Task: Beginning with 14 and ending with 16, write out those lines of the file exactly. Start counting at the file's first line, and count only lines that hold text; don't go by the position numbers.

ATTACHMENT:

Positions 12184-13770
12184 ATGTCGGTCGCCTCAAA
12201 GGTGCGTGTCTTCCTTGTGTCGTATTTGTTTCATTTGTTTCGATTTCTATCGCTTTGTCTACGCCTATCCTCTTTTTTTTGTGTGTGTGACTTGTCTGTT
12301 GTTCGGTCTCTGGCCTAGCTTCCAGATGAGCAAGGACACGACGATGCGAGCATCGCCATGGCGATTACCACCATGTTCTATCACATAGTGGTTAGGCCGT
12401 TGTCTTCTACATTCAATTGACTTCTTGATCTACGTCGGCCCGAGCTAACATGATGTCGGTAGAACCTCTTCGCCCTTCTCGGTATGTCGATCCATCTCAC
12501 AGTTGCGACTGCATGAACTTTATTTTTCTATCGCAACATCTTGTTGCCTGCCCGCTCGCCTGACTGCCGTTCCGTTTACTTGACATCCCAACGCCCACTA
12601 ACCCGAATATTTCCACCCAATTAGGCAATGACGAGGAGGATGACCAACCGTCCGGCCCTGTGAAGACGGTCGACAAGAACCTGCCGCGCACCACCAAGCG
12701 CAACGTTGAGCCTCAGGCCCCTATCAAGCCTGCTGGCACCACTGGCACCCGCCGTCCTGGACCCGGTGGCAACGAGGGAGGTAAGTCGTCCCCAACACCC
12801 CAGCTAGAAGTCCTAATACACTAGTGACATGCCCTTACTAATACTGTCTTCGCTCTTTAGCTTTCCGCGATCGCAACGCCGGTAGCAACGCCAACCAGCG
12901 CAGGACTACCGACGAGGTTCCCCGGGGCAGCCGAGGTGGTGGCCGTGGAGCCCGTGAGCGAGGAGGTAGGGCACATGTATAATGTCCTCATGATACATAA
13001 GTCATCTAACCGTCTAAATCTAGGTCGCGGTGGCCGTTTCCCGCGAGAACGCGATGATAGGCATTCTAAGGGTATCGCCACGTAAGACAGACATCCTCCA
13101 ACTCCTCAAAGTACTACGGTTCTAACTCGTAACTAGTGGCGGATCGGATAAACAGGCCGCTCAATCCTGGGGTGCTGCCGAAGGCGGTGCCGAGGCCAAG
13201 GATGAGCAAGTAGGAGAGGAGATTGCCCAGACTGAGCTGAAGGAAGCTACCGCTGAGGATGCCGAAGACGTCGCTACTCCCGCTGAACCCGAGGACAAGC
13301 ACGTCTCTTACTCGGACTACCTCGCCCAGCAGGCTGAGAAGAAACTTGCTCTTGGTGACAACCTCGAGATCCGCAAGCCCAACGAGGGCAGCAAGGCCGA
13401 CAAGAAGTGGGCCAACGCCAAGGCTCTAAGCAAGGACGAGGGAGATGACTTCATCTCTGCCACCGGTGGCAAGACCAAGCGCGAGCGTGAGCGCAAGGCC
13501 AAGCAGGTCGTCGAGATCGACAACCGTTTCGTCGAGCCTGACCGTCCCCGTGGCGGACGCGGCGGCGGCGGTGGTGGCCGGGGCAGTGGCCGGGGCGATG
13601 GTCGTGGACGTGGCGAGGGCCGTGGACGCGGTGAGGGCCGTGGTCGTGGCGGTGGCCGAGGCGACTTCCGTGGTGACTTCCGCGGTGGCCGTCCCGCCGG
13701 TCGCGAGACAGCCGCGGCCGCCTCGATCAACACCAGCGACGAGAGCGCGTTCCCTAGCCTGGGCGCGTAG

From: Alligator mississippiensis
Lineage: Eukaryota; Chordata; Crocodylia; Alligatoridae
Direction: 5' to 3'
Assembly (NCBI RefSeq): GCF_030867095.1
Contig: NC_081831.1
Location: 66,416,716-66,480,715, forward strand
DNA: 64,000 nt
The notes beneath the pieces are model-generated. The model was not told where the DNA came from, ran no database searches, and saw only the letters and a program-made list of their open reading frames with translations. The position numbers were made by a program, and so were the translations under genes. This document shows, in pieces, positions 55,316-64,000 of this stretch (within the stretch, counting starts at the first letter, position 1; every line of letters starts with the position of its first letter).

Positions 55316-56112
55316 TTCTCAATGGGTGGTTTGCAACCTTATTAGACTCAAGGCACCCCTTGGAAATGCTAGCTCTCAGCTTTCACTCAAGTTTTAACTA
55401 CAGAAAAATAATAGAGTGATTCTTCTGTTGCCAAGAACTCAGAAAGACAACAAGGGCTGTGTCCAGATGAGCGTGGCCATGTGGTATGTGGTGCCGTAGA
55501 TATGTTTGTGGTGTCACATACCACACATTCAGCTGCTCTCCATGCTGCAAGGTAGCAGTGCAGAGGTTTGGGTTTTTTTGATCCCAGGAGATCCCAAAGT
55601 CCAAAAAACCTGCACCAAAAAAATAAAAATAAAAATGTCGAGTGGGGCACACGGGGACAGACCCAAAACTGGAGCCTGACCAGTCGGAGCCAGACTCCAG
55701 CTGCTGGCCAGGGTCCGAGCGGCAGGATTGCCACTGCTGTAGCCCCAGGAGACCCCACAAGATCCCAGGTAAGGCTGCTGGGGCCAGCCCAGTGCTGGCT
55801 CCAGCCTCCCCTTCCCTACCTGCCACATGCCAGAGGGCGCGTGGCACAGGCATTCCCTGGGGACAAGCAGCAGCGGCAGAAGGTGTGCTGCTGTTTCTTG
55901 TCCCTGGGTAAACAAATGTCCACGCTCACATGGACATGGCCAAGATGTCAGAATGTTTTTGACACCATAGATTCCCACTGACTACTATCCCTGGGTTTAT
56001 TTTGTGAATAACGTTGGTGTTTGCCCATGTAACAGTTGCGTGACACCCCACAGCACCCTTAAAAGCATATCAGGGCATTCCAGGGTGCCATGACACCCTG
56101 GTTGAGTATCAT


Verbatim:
13301 ACGTCTCTTACTCGGACTACCTCGCCCAGCAGGCTGAGAAGAAACTTGCTCTTGGTGACAACCTCGAGATCCGCAAGCCCAACGAGGGCAGCAAGGCCGA
13401 CAAGAAGTGGGCCAACGCCAAGGCTCTAAGCAAGGACGAGGGAGATGACTTCATCTCTGCCACCGGTGGCAAGACCAAGCGCGAGCGTGAGCGCAAGGCC
13501 AAGCAGGTCGTCGAGATCGACAACCGTTTCGTCGAGCCTGACCGTCCCCGTGGCGGACGCGGCGGCGGCGGTGGTGGCCGGGGCAGTGGCCGGGGCGATG